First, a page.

Society of St. Pius X cancels ‘most public Masses’ in U.S., promises to make priests available as needed
April 3, 2020 (LifeSiteNews) — Fr. Jurgen Wegner, District Superior of the Society of St. Pius X’s (SSPX) American district, has announced today that he is cancelling “most public Masses” offered by the SSPX in the United States.
In a public statement released this morning, Fr. Wegner, who is originally from Germany, says, “for as long as we could, we kept our public apostolate as normal as possible. Your priests have tried, in recent weeks, to assure Masses and confessions in unusual or difficult scenario.” But, he adds, “stay-at-home orders, restrictions to small groups, and obligatory social distancing make it impossible in almost all the places to serve our faithful and guarantee their health, even where we multiply the number of Masses.”
Citing the need to protect the laity, especially the elderly, as well as the priests and the “common good” of the Society, Fr. Wegner states that “prudence demands I cancel most public Masses.” We “must do what we can to protect them and cooperate with all legitimate authorities.”
The announcement does not mean SSPX priests will no longer be available to administer the sacraments, however. “Confession, Communion and Extreme Unction are still permitted, on a request-by-request basis, being prudent in all things,” the letter continues. “I also encourage priests where possible to keep our chapels open for private prayer, following the legal guidelines.”
The Society has posted on its website a list of the 103 chapels it services in the United States. That list, and whether or not Masses have been cancelled at those chapels, can be accessed by clicking here.
Fr. Wegner added that he has also encouraged priests to make more liberal use of Extreme Unction and that the laity should “never hesitate to call for guidance or to ask for priestly support, for Communion, confession...or special blessings.”
The SSPX is an international union of more than 600 priests. Founded in 1970 by French Archbishop Marcel Lefebvre, the group maintains that the crisis in the Church is a result of the Second Vatican Council’s embrace of a variety of “modernist errors.”
In recent weeks, the SSPX has come to be seen as a sort of life raft for Catholics seeking access to the sacraments. In the aftermath of the coronavirus outbreak, every diocese in the U.S. cancelled their public Masses. Some took the extreme measure of banning priests from hearing Confessions or even administering Last Rites.
Initially, the SSPX found creative ways to provide for the sacramental needs of the faithful during these trying times. In Michigan, an outdoor “parking lot” Mass was held on each of the past two Sundays. Several dozen Catholics who do not regularly attend the church showed up at the liturgies. In southern Wisconsin, an SSPX chapel held an outdoor Mass Sunday evening in addition to its normal two morning masses in order to ensure attendees remained under the state imposed limit of 50. In rural Virginia this past weekend, an invite-only outdoor Mass where laity remained in their cars took place. All Masses were done in accordance with “social distancing” and public health guidelines.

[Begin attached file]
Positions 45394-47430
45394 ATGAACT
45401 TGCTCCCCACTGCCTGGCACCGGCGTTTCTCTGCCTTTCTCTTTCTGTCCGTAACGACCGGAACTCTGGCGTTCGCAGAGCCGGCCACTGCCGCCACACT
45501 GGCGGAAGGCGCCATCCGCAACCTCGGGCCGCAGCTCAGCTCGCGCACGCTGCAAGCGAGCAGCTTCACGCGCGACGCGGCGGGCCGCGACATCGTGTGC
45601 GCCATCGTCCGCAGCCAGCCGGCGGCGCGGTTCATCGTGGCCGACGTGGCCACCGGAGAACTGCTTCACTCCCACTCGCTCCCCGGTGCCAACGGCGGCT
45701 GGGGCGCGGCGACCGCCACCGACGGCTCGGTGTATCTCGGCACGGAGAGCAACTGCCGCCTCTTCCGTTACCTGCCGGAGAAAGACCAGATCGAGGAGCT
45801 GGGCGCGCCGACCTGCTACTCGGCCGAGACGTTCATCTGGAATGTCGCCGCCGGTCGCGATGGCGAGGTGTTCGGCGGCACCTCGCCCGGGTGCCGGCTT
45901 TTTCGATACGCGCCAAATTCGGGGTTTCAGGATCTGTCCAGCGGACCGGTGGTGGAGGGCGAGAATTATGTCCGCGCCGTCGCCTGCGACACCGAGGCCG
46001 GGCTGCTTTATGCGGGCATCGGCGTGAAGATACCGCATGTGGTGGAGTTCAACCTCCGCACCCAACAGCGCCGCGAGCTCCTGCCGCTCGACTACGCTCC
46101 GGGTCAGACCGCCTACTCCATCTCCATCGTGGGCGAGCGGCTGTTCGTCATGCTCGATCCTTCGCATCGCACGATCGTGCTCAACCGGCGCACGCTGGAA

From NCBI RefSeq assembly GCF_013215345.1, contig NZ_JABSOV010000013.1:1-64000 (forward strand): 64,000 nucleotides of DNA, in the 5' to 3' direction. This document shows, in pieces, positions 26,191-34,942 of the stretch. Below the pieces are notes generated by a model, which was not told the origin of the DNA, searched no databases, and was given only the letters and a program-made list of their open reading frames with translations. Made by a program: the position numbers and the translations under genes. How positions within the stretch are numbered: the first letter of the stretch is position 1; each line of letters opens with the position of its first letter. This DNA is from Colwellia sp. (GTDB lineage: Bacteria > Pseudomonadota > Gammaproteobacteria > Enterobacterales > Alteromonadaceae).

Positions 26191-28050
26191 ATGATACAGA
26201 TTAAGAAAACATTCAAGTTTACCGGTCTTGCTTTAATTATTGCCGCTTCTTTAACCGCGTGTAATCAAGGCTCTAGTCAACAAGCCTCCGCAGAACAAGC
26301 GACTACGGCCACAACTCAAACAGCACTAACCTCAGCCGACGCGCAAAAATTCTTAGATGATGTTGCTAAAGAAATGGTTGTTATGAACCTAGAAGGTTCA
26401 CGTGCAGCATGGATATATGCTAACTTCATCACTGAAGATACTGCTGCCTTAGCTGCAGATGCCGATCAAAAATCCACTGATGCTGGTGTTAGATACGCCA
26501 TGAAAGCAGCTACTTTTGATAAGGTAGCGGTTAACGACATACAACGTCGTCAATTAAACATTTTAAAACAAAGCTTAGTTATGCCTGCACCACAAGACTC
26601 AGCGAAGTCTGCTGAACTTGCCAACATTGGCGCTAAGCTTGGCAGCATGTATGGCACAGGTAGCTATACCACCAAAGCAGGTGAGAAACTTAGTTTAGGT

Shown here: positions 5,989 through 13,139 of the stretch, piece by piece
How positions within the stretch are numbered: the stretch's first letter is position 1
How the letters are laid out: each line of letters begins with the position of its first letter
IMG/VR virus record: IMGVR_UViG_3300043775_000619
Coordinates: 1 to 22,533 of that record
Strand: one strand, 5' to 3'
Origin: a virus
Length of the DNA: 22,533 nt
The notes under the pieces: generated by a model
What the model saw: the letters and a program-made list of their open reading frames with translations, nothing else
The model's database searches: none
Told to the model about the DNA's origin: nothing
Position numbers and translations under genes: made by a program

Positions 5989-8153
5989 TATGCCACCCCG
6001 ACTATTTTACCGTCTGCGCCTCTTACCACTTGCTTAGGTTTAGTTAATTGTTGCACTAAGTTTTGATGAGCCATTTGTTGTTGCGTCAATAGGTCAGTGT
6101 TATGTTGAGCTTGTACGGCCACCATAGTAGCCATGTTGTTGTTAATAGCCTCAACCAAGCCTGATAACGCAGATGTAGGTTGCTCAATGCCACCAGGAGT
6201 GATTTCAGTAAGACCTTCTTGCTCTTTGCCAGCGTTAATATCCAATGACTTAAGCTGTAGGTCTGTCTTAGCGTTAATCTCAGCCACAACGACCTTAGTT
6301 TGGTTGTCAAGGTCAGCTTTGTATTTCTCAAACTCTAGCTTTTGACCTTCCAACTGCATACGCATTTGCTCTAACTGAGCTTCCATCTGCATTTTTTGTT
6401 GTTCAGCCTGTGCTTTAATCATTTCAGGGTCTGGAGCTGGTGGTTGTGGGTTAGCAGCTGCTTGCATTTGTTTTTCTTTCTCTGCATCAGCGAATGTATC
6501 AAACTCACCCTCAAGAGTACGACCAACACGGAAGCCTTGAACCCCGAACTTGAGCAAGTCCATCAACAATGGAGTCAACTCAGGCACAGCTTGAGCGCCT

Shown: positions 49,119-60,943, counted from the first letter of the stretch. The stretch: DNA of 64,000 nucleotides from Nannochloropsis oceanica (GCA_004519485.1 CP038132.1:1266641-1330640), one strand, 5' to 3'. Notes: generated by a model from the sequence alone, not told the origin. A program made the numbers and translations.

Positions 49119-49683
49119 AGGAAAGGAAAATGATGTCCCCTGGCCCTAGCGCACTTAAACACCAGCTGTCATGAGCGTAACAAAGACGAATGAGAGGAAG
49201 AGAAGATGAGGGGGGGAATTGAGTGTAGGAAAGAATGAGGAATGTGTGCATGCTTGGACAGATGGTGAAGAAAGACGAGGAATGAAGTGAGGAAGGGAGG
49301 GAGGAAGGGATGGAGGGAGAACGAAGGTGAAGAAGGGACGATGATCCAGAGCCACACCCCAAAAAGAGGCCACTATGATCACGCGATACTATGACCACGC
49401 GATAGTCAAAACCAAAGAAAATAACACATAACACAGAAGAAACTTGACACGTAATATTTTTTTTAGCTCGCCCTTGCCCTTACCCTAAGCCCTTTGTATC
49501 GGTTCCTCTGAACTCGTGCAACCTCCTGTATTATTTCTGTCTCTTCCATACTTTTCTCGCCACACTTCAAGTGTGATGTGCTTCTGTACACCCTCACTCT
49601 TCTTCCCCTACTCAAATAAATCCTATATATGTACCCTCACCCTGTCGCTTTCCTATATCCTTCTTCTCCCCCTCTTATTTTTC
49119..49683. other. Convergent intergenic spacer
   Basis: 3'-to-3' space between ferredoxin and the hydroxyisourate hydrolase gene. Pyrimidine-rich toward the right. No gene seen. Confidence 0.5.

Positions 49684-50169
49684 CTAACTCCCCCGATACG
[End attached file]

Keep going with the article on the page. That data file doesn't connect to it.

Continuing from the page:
Despite the fact that Catholics can fulfill their Sunday obligation at SSPX chapels, validly and licitly confess their sins to, and validly and licitly get married (in some circumstances) by Society priests, Bishop Michael Burbidge of the Diocese of Arlington in Virginia made a public statement criticizing the group’s efforts.
“We have been notified that the Society of Saint Pius X, which is a schismatic sect and not in full communion with the Holy See, is holding Masses in Front Royal, VA. This group did not request permission for their gathering from the Diocese of Arlington,” his March 29 statement read.
“Bishop Burbidge highly encourages the faithful to follow the guidance of public health and scientific leaders and stay home whenever possible. In order to stop the spread of coronavirus, all people, including those of religious faith, must be willing to make temporary, uncomfortable sacrifices for the long-term good and health of the community.”
In the U.K. SSPX churches have been closed since the government ordered all places of religious worship to close altogether, including for private prayer, as part of the nationwide lockdown declared by Prime Minister Boris Johnson on March 23.
SSPX Masses have been suspended in parts of Canada as well, though a Society chapel in Toronto offered Mass this past weekend. The priest, Father Dominique Boulet, informed LifeSite that he received “hundreds” of calls from Catholics wanting to attend a Latin Mass. When the Mass was over, police showed up and warned him he could be fined for possibly breaking the law.
The decision of the SSPX to follow in the footsteps of bishops across the United States comes days after a group of prominent lay Catholics issued a public letter titled “We Are An Easter People” calling on bishops “to do everything you can to make the sacraments more available to us” during the COVID-19 pandemic.
Moreover, it comes less than a week after the SSPX’s St. Thomas More priory in Florida issued a statement to Governor Ron DeSantis saying that it was “dangerous” for churches in the state to close. DeSantis ultimately deemed churches “essential,” but Miami Archbishop Thomas Wenski nevertheless told his priests not to offer Easter Masses, Confessions, or “plan any activity that would encourage people to leave their homes.”